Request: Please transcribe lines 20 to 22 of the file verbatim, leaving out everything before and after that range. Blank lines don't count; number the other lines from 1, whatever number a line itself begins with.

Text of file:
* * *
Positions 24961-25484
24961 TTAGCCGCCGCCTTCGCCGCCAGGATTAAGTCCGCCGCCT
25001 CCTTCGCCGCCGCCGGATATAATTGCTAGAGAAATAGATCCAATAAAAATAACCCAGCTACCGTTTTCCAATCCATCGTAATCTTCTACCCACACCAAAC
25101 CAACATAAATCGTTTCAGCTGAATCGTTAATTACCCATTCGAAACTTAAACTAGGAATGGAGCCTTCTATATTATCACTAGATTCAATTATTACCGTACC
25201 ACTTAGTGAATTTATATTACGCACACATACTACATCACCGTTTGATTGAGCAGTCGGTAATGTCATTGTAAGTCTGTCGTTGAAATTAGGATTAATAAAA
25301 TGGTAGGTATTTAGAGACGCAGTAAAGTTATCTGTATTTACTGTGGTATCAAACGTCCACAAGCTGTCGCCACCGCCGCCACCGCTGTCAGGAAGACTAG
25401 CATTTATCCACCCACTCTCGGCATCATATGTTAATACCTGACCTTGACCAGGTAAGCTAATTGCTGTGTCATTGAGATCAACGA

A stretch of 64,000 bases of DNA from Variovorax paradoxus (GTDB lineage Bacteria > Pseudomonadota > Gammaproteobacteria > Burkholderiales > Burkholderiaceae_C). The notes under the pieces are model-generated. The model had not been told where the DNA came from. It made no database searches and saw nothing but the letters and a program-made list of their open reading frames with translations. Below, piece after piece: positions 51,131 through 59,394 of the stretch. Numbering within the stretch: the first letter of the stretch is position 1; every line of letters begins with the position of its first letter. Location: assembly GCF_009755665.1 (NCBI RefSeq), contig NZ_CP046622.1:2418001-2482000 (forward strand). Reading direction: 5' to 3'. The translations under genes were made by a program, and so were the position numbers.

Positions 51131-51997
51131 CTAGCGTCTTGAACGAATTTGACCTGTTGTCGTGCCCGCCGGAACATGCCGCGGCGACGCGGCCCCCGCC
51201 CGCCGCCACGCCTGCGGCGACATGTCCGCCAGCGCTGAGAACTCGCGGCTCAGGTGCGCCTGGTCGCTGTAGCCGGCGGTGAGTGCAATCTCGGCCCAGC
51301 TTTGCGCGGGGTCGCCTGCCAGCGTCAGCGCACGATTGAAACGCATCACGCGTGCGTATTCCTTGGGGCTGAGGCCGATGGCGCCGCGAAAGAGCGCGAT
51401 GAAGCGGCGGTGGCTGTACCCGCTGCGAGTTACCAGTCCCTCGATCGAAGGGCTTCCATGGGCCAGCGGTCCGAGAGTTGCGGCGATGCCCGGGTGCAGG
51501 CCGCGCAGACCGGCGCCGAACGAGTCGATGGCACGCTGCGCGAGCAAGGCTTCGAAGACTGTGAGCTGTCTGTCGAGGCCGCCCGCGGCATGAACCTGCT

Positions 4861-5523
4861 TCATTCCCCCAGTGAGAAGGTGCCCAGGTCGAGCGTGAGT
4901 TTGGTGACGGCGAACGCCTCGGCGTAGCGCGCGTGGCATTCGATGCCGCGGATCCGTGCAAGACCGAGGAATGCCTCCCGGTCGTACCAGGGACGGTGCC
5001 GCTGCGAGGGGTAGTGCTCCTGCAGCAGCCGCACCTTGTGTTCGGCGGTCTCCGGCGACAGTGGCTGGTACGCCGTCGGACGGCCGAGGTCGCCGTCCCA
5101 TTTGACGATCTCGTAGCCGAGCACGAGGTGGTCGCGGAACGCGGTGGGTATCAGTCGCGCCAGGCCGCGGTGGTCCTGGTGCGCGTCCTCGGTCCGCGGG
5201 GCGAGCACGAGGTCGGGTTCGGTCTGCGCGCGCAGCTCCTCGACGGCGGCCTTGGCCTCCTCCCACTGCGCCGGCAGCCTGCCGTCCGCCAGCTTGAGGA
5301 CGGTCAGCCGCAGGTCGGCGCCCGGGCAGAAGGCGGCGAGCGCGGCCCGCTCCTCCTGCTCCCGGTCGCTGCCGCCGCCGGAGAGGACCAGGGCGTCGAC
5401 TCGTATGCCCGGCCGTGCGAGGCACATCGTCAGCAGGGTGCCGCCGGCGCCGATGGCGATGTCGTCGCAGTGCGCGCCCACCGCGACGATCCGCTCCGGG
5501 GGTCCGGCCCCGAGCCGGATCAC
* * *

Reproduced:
5201 GCGAGCACGAGGTCGGGTTCGGTCTGCGCGCGCAGCTCCTCGACGGCGGCCTTGGCCTCCTCCCACTGCGCCGGCAGCCTGCCGTCCGCCAGCTTGAGGA
5301 CGGTCAGCCGCAGGTCGGCGCCCGGGCAGAAGGCGGCGAGCGCGGCCCGCTCCTCCTGCTCCCGGTCGCTGCCGCCGCCGGAGAGGACCAGGGCGTCGAC
5401 TCGTATGCCCGGCCGTGCGAGGCACATCGTCAGCAGGGTGCCGCCGGCGCCGATGGCGATGTCGTCGCAGTGCGCGCCCACCGCGACGATCCGCTCCGGG